How much of the modern health and weight issues are related directly to the unhealthy soils that our corn is grown in? Raising corn in tighter and tighter quarters at higher and higher speeds is leading to having to amend the soil with fertilizer, having to spray for insects more because the plant does not have time to form its natural defenses to them (perhaps something healthy soil naturally does), and having to spray for diseases that the plants are more prone to (also may be related to compromised soils). Rapidly raised crops and animals are bound to have less beneficial biological material to pass up the food chain to us. This is especially true if they eat the same corn and soybeans that make up ninety percent of our foods. We are all eating the same crops off of the same soils, so the diversity of our diets is limited. Whatever nutrients our gut microbes have evolved to rely on are likewise limited by this. The variety of life within us becomes more narrow, the benefits of their byproducts becomes more limited. Our health changes to reflect the quality of the soil that our corn is grown on.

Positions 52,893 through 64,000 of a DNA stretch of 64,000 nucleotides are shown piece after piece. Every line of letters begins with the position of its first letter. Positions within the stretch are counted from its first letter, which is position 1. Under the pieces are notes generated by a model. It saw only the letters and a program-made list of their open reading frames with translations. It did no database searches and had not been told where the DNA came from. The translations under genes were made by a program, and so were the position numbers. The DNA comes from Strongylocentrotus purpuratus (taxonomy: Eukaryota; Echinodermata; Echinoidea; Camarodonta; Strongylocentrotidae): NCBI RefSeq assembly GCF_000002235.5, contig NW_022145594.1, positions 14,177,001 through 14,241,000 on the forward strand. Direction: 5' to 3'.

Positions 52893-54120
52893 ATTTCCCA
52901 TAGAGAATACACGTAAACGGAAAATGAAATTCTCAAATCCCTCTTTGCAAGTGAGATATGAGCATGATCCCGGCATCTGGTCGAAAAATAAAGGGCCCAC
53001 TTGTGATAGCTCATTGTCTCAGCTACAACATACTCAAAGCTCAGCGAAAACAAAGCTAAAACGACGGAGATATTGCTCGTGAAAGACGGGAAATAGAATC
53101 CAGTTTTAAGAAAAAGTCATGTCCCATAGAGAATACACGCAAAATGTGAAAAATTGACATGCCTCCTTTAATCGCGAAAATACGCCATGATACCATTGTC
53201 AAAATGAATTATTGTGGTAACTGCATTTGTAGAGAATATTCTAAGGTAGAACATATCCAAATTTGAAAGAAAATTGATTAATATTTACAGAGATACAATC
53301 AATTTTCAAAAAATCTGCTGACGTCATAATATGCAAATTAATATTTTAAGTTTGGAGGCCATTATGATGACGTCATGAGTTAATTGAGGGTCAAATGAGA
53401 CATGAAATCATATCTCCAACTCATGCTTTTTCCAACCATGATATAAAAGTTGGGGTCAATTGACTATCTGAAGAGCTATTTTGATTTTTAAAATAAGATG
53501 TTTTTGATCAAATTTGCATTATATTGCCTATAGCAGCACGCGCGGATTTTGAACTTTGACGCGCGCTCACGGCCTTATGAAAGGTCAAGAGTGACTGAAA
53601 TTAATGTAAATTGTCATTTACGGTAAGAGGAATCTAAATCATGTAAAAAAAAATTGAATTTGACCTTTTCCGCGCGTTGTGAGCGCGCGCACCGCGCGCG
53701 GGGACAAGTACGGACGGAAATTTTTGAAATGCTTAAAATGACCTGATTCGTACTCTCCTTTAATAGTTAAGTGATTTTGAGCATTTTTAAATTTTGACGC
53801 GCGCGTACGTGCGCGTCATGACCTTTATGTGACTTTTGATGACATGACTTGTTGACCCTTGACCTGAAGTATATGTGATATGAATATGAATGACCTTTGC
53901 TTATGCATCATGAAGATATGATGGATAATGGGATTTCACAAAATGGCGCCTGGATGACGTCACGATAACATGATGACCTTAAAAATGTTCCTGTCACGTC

Just taking the next pill to come along is exactly the wrong approach to take to deal with our worsening health. Omega 3 fish oil is not going to fix the fact that the foods you eat are from exhausted, amended soils. Taking vitamins is not going to improve the diversity of the microbes that help you digest your meals into the actual nutrients required by you to keep you thin and healthy. When they discover Omega 9 oil it won’t be the silver bullet to ‘burn off fat’. Your fat is from your reliance on processed foods in bags, boxes and cans instead of whole foods that you cook or ferment yourself.

If you want to be as healthy as your great grandparents were, you are going to have to start eating like they did. Lard and butter for cooking, eggs and grass fed meats for your omega 3 to 6 ratio, whole foods for your sugars and starches. You can change this all at once, your you can change one small thing at a time.

About dcarmack

I am an instrument technician at the electric utility servicing the Kansas City Missouri metropolitan area. I am in the IBEW, Local 412. I was trained to be a nuclear power plant operator in the USN and served on submarines. I am a Democrat, even more so than those serving in Congress or the White House.